Big Projects use Cost Controls – Why don’t You?

The use of project cost controls solutions is becoming pretty widespread these days amongst bigger construction organizations that execute on capital projects. For any big, billion dollar project (or any number near that), it’s understood that proper planning, cost controls and detailed progress reporting will be followed on that size of project. They have to. There’s just too much risk otherwise.

Even 10 years ago, however, it wasn’t necessarily the case. There have been many bad years and a poor track record from the “project cost overrun” point of view in the world of big projects. So bad that people have got quite used to hearing about the colossal project Construction Project Softwarecost overruns – you know the ones, the $3-billion project that ballooned into an $8-billion dollar project like it’s just a part of life. People have got so used to it that they’re often amazed to hear about these big projects that are actually running on budget and on schedule. The reality is, however, that projects which do actually run on budget are becoming more common. The big disasters still happen from time to time, but it’s becoming more and more infrequent. And that’s largely a result of: better planning, better controls, better information and better tools to get all that with.

For a $1-billion project to go over-budget by even a modest 10% – that’s an enormous amount of money. Even for big companies & governments.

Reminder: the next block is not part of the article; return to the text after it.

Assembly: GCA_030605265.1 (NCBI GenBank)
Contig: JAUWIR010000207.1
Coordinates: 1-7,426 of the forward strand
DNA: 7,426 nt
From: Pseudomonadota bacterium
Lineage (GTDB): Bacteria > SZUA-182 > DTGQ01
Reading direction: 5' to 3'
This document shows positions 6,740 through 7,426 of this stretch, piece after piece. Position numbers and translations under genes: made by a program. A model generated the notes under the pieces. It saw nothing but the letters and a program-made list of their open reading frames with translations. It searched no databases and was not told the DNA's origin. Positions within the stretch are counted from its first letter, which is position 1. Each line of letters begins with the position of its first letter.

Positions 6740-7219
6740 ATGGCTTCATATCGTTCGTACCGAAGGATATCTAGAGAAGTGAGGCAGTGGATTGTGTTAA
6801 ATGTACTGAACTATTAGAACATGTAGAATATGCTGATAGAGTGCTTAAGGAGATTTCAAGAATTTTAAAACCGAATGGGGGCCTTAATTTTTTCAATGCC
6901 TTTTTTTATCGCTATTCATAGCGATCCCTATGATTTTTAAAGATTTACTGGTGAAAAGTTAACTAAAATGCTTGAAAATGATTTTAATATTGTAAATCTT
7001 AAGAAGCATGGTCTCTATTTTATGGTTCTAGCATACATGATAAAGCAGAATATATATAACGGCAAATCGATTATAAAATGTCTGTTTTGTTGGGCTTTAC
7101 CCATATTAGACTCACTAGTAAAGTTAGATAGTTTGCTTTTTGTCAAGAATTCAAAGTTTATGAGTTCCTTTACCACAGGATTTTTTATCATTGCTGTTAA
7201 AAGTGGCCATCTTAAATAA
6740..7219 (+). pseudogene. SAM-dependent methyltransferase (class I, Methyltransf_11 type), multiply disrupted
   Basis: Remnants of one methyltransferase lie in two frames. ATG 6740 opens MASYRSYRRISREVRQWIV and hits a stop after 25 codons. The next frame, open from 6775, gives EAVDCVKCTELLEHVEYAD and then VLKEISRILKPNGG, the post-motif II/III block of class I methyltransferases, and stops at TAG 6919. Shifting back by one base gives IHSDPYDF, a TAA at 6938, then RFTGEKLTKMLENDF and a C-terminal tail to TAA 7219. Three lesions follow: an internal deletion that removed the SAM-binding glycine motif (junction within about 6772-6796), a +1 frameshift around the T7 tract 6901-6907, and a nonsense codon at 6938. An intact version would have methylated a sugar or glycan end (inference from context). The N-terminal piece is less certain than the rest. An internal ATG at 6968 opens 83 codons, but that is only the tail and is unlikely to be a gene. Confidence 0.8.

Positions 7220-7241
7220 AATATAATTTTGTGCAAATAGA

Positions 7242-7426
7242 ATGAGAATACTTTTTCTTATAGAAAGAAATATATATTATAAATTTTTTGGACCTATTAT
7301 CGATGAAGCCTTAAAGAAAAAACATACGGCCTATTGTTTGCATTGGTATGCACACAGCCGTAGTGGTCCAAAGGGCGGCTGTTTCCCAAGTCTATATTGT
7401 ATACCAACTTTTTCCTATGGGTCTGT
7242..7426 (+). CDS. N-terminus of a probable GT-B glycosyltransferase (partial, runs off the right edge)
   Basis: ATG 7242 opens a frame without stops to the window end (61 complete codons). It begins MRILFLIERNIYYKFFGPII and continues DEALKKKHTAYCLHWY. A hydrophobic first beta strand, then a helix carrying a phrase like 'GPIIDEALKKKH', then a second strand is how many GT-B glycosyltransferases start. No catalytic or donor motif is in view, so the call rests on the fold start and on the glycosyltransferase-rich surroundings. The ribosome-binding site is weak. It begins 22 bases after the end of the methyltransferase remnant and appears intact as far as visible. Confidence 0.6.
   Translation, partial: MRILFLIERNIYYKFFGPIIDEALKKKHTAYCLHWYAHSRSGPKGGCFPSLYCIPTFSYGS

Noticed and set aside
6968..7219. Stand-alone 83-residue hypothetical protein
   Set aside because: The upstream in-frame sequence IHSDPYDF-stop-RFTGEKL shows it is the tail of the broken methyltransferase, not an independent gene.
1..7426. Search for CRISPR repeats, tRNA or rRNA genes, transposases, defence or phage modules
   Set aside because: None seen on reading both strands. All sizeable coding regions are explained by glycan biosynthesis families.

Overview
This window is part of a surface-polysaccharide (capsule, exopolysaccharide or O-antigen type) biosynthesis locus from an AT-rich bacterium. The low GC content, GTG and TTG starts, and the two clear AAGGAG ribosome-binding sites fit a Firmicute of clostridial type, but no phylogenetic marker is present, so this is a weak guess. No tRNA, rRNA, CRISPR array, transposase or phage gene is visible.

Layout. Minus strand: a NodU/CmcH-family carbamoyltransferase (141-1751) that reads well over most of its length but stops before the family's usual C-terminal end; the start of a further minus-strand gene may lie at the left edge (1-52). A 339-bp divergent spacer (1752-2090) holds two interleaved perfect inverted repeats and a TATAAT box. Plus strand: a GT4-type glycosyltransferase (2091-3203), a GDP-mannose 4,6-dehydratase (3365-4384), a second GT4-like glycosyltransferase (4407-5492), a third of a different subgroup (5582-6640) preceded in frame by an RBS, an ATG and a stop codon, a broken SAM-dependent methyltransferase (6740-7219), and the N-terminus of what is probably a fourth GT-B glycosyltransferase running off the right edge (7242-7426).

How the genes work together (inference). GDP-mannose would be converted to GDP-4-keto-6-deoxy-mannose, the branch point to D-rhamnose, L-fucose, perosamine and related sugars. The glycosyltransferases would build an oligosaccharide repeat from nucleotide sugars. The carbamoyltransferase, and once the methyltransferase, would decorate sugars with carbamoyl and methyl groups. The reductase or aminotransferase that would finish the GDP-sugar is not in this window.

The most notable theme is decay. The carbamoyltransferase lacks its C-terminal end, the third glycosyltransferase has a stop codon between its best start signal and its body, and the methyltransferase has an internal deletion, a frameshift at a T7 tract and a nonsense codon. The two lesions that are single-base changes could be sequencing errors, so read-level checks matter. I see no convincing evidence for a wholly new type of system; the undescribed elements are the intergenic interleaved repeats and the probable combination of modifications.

They simply can’t afford to NOT use a cost controls solution.

Unfortunately, this adoption of cost controls hasn’t trickled down to the typical mid-sized organization.  For this tier of company – the ones that are running $10-million to $100-million projects – they still mostly use spreadsheets and paper-based systems, along with the GL in Quickbooks, Dynamics or Business One.

This is a big problem. The risk to a mid-market company is the same as it is to the large organization running the billion dollar projects. It’s just a different scale. A $10-million project that goes over-budget by 10% is still a lot of money – especially for that size of company. This size of project is – relatively speaking – just as complex as the big capital projects: many moving parts, labor, equipment, materials, complex WBS, phases, procurement, multiple subcontractors, suppliers, the need for progress measurements, etc. Far too complex for a spreadsheet or paper-based system to handle properly.  Nevertheless, those are by far the most common tools to manage these projects: spreadsheets and paper; maybe MS Project or Primavera on the scheduling side.

Part of the tragedy with this is that the small and mid-market companies are even at a higher risk.  They don’t typically have the deep pockets to absorb a lot of project cost overruns; so if they suffer a series of projects that go over budget; that could seriously impact their ability to survive as a business.

So, why is this happening? Why don’t the small and mid-tier companies adopt better cost management practices and tools? Well, there are a few reasons for this. First of all, small and mid-market businesses often experience a period of growth where their internal processes and tools don’t keep pace with their business growth. They take on more projects, bigger projects and more complex projects; and their eagerness to grow their business overshadows their need to also step-up their controls practices.  They started with a spreadsheet or 2 and just continued to add complexity to those as their projects got bigger.  Despite spending an excessive amount of time managing essentially unmanageable spreadsheets, the motivation to change that solution becomes lost in the weeds of day-to-day correcting cell formula errors. At this point they often also feel a sense of ownership with the amount of personal investment they made in creating their home-grown solution, and are reluctant to discard it.